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Australia: Nuclear dump move's Sydney fallout

Abandoning plans for a national radioactive waste dump could prevent a new nuclear reactor from being built at Lucas Heights in Sydney, federal Labor said today.

The federal government has dropped plans to store radioactive waste in the South Australian desert and will require state governments to look after their own radioactive waste.

Finance Minister Nick Minchin said the commonwealth would store its own radioactive waste in purpose built facilities on commonwealth-owned land.

But Senator Kim Carr, Labor's science spokesman, said the lack of a national repository could lead to nuclear regulators refusing to issue a licence for a replacement reactor at the Lucas Heights facility.

"What's being said by the regulator is that without a national strategy for dealing with radioactive waste there won't be a new licence issued," he told ABC Radio.

"Not only has the government's incompetence put a position where 12 years of work now has to be put aside, but the reactor, the new reactor at Lucas Heights is also at risk."

Senator Carr said Australia still needed a national radioactive storage facility but it should only be built with the consent of local communities.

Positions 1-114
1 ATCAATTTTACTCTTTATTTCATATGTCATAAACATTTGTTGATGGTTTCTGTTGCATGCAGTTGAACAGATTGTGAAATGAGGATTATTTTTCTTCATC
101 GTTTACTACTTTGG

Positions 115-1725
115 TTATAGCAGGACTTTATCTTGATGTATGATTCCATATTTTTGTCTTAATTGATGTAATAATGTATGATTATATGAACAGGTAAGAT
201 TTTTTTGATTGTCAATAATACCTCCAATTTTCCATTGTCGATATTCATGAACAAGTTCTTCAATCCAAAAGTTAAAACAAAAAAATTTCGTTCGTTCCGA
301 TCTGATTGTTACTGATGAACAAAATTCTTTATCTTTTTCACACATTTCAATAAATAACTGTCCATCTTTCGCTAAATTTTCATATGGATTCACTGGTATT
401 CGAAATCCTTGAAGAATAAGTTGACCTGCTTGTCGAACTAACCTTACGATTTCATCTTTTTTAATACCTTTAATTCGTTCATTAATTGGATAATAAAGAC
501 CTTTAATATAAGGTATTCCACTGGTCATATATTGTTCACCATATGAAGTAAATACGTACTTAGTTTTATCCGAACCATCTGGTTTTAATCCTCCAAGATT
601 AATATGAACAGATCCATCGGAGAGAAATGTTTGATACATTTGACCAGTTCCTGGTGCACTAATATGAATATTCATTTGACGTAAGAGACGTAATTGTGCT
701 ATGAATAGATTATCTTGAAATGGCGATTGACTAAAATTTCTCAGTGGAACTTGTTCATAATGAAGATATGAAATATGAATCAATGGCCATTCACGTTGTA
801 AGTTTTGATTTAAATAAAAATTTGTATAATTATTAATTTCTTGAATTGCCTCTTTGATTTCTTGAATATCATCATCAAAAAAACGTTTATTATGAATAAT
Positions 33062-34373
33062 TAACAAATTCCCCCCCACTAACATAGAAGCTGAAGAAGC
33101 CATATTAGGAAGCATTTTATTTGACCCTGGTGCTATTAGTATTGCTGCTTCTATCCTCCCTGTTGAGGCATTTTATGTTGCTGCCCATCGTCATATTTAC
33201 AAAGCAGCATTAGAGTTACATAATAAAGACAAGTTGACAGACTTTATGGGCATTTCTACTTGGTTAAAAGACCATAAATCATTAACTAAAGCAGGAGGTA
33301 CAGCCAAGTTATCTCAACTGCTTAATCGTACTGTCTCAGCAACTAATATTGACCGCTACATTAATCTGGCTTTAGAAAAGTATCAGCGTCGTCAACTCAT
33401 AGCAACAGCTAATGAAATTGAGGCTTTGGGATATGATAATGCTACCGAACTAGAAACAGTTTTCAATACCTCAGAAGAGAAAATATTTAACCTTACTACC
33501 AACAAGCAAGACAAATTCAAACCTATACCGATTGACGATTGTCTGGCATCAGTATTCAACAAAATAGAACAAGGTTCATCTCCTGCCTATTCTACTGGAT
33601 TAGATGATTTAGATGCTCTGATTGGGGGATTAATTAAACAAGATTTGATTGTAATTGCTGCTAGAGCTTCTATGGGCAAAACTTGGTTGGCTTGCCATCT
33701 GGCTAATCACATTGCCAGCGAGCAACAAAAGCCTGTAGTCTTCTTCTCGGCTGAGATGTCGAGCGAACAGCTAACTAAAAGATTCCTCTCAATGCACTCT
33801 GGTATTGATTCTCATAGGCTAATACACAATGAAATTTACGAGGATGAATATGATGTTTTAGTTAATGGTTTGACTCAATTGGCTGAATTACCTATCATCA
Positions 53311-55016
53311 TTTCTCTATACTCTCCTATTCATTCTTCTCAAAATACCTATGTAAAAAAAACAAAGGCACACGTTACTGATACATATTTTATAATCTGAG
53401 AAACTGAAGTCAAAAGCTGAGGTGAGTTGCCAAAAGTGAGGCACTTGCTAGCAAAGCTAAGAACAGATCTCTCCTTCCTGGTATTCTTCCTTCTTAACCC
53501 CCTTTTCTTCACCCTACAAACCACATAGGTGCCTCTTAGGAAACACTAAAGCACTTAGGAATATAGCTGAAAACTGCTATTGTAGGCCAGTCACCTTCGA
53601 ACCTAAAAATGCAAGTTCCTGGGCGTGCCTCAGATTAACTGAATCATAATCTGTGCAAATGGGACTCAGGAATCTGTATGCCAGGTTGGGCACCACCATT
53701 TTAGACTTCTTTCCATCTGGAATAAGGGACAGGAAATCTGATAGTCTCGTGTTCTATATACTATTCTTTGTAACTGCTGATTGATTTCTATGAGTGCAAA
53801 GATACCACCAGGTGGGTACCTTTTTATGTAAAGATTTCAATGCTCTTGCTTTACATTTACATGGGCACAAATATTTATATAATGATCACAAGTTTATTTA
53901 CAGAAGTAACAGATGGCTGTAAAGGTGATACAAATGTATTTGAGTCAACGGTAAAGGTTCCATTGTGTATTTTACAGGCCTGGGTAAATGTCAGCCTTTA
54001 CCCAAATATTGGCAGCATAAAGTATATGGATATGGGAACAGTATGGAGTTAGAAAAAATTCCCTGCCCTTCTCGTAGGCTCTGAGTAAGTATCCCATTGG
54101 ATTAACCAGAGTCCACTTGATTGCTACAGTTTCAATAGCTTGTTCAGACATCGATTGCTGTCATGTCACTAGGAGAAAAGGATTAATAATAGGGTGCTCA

"We're saying there has to be a process of genuine consultation, we work with local governments, we provide infrastructure and jobs and we believe that there are opportunities there that some local government areas are actually interested in taking up," he said.

Senator Carr said it was farcical for the government to suggest eight waste facilities be built instead of one.

"There's waste that's being stored around the country in filing cabinets, in hospital basements and a whole lot of other places that needs to be dealt with," he said.

"It has to go somewhere, 90 per cent of that waste is commonwealth waste.

"It is a complete farce for this government now to say instead of one waste dump, we need have eight."

Editorial Notes: The waste dump was being proposed for an 'out-of-sight-out-of-mind' location in the South Australian desert. However, the region was not out of sight to some of the indigenous survivors of 1950s British nuclear testing. The Kupa Piti Kungka Tjuta, Senior Aboriginal Women from Coober Pedy, many of whom remembered the black cloud of the Totem 1 nuclear bomb which poisoned them and contaminated alarming large areas of the Australian outback back in 1954, rigorously opposed the dump and the whole nuclear industry, overcoming their age and health problems and a disconnection from mainstream avenues of discourse, they maintained a powerful presence in the debate though their campaign "Irati Wanti: The Poison, Leave It." Their proposal to the federal government was "put it in Canberra with you. You look after it." The dump was seen by many as the thin end of the wedge for future proposals to except high level nuclear waste from around the world, as earlier politicians had outlined. Note that the Lucas Heights reactor is for 'research' and 'medicinal' purposes rather than power generation.

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